CNN Financial News Producer
Did we say $25 billion? Actually, make that $34 billion. Detroit's automakers submitted their turnaround plans to Congress Tuesday with the hopes of winning approval for a loan package they claim is necessary for their survival. The plans included job cuts – as many as 31,000 in the case of GM - salary cuts for top executives and the likely elimination of some well-known brands. But the companies are now asking the government for as much as $34 billion in federal loans instead of the $25 billion they originally wanted. GM is asking for up to $18 billion. Ford is looking for up to $9 billion. Chrysler wants a $7 billion. We'll see how Congress reacts to the new requests on Thursday, when the CEO's of the Big Three complete their drives from Michigan to Washington in their hybids.
Meanwhile, local United Auto Workers leaders from across the country will hold an emergency meeting in Detroit this morning to discuss concessions the union could make to help auto companies get government loans.
The CEO's of the Big Three drive their hybrids from Michigan to Washington – hoping to arrive in time for Thursday's encore appearance before Congress.
Unloading some brands is on the car companies' agenda, but we're learning this morning that maybe you can't go home again. The Swedish Government reportedly says that while it's ready to support Volvo and Saab, it doesn't want to take over the troubled brands from Ford and GM.
And just as Detroit's Big Three presented their turnaround plans to Congress, we learned that car sales continued to plunge in November, falling 37% from a year-ago and hitting a 26-year low. The nation's five largest automakers – GM, Ford, Chrysler, Toyota and Honda - each reported that sales dropped more than 30% from a year-earlier (47% in the case of Chrysler).
It's not just the automakers that are hurting. More than 700 car dealerships across the country have shut their doors so far this year. And more than twice number that could close in 2009. Others are resorting to crazy promotions – such as one Dodge dealership in Miami that's literally giving cars away.
The automakers are looking for their $34 billion as part of the government's $700 billion financial bailout plan. And the first official review of that plan says the Treasury Dept. has yet to address "critical" oversight issues to ensure the plan is working. The Government Accountability Office's study, presented to Congress Tuesday, found that the Treasury program needs more staff, better management, an improved transition effort and facilities to ensure banks are using bailout funds effectively. "Without effective oversight, Treasury cannot ensure that those receiving funds are complying with [the capital purchase program's] requirements," the report said.
Jobs took another painful hit in November, with planned cuts rising to the highest level in seven years. According to outplacement firm Challenger, Gray & Christmas, job cut announcements by U.S. employers soared to 181,671 last month, up 61% from October's 112,884 cuts, and 148% higher than the same period a year ago, when 73,140 job cuts were announced. November's total represents the second highest on record, shy of the 248,475 planned layoffs in January 2002, in the aftermath of the Sept. 11 terrorist attacks. Financial and retail industries were hit the hardest, while the energy, industrial goods and construction industries are actually hiring.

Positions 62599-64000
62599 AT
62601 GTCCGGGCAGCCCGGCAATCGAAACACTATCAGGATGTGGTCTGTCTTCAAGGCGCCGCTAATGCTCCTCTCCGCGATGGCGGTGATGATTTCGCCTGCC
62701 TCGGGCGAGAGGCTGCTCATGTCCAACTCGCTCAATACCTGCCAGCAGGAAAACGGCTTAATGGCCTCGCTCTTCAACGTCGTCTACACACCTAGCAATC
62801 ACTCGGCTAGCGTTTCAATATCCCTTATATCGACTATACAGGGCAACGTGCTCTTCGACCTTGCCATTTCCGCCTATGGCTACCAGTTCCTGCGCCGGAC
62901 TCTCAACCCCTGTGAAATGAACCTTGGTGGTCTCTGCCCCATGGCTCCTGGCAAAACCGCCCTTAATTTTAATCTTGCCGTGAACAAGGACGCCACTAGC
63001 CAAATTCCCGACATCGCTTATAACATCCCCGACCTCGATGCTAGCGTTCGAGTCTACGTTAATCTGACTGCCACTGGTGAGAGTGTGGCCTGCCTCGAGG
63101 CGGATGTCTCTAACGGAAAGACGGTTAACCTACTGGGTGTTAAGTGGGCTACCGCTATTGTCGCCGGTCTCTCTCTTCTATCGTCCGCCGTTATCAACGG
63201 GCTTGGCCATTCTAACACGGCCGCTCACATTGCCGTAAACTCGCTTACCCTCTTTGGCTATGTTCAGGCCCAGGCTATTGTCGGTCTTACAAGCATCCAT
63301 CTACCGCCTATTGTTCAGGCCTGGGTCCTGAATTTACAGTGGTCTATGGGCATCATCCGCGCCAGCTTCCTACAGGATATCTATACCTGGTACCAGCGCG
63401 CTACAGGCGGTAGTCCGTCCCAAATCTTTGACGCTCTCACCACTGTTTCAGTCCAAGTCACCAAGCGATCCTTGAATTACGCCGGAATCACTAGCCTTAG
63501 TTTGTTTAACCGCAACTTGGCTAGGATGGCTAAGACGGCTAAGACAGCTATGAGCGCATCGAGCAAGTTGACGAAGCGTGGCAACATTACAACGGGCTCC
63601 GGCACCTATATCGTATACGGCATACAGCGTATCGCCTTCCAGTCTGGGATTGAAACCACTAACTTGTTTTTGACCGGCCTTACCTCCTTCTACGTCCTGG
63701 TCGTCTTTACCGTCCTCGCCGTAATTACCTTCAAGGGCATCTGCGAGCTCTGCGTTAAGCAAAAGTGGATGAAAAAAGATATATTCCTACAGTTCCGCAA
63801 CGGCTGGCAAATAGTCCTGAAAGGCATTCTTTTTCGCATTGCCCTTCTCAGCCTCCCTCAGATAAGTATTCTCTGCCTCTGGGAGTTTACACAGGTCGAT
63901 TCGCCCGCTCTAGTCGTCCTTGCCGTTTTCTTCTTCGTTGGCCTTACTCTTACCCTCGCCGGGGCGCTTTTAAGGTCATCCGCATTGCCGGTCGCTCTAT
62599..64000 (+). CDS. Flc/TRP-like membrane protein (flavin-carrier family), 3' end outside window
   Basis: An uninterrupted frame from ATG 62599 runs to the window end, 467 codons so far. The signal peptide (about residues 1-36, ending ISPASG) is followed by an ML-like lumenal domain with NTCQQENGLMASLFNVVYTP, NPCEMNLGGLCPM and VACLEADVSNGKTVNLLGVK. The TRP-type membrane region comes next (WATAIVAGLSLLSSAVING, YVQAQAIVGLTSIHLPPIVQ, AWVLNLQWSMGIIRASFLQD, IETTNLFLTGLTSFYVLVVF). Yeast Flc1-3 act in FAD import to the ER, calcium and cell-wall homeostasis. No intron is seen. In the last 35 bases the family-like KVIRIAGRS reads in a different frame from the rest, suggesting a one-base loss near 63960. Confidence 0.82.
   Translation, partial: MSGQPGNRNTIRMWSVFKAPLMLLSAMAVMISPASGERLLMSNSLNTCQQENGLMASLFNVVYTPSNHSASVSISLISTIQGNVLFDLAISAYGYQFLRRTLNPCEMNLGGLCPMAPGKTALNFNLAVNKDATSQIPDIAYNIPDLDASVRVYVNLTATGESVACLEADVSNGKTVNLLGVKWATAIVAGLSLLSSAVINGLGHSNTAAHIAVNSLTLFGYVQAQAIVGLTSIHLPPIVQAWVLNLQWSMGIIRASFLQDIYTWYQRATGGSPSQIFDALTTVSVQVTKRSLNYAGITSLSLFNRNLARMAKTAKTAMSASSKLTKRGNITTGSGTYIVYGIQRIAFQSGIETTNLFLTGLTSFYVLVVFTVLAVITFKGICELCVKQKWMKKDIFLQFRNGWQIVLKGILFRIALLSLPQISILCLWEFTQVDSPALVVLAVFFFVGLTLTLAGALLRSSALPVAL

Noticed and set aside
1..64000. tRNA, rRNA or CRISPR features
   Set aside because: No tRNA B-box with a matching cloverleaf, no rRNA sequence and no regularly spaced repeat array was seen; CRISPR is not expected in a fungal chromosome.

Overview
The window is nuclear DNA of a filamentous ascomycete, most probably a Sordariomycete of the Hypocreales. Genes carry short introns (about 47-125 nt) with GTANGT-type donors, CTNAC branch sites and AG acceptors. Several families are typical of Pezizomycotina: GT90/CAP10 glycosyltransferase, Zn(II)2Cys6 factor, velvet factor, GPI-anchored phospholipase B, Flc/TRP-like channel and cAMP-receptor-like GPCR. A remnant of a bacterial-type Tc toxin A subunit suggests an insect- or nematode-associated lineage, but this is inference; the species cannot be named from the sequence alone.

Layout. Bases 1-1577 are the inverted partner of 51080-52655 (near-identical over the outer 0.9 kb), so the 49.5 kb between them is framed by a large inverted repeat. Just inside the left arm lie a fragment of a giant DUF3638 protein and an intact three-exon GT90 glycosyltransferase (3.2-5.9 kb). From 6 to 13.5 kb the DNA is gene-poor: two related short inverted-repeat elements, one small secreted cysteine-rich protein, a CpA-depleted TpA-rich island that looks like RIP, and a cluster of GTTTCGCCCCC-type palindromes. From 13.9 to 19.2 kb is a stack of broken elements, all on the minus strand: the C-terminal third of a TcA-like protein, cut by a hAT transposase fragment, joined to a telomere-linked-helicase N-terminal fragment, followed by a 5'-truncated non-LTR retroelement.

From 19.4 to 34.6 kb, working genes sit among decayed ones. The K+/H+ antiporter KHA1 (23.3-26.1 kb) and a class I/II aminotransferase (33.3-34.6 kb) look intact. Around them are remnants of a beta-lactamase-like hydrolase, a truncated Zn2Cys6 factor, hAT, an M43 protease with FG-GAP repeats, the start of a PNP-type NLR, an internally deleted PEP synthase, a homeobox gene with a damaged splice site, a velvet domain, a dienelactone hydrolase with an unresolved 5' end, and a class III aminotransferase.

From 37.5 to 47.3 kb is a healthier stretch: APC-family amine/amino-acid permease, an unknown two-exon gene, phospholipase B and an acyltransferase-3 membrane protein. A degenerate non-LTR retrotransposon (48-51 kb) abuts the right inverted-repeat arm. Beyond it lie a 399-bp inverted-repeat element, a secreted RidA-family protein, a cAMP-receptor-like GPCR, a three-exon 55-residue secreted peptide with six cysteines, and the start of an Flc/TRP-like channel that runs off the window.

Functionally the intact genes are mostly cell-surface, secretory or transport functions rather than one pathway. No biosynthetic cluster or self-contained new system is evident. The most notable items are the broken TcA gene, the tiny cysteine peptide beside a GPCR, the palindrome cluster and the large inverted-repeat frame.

And payroll processor ADP says the economy shed 250,000 private-sector jobs in November. On Friday, we'll get the Government's monthly employment report. The consensus there is that the economy shed 325,000 jobs last month.
Wall Street's roller-coaster ride continues. Stock dropped out of the gate this morning as worries about the dismal economy once again darkened the mood on Wall Street.
Reported incidents of mortgage fraud grew by 45% in the second quarter compared to the year-ago period, as borrowers misstated their financial information to maneuver around tighter lending standards, according to industry data released Tuesday. Florida properties led the way with about one-fifth of mortgage fraud incidents reported in the second quarter. California was second and Illinois third, the Mortgage Asset Research Institute reported. Mortgage fraud incident reports had increased 42% in this year's first quarter, compared to the first quarter of 2007.
Gas prices fell 0.9 cents to $1.80 a gallon. That's the 77th consecutive decrease. According to AAA, the last time the national average price for a gallon of regular unleaded gasoline was near the current price was January 17, 2005, when the national average was $1.806. 3 states and Washington D.C. have regular unleaded gas prices of $2 and higher. 47 states have regular unleaded gas prices below $2. Oil prices are hovering around $47 a barrel. Crude dropped more than $2 Tuesday to a 3-1/2 year low.
And finally, we'll be looking for the Fed to release its Beige Book report, which summarizes regional economic conditions across the country. That's due out at 2 p.m.
Editor's Note: See Ali Velshi's full report on the markets and economy on AC360 tonight at 10pm ET.
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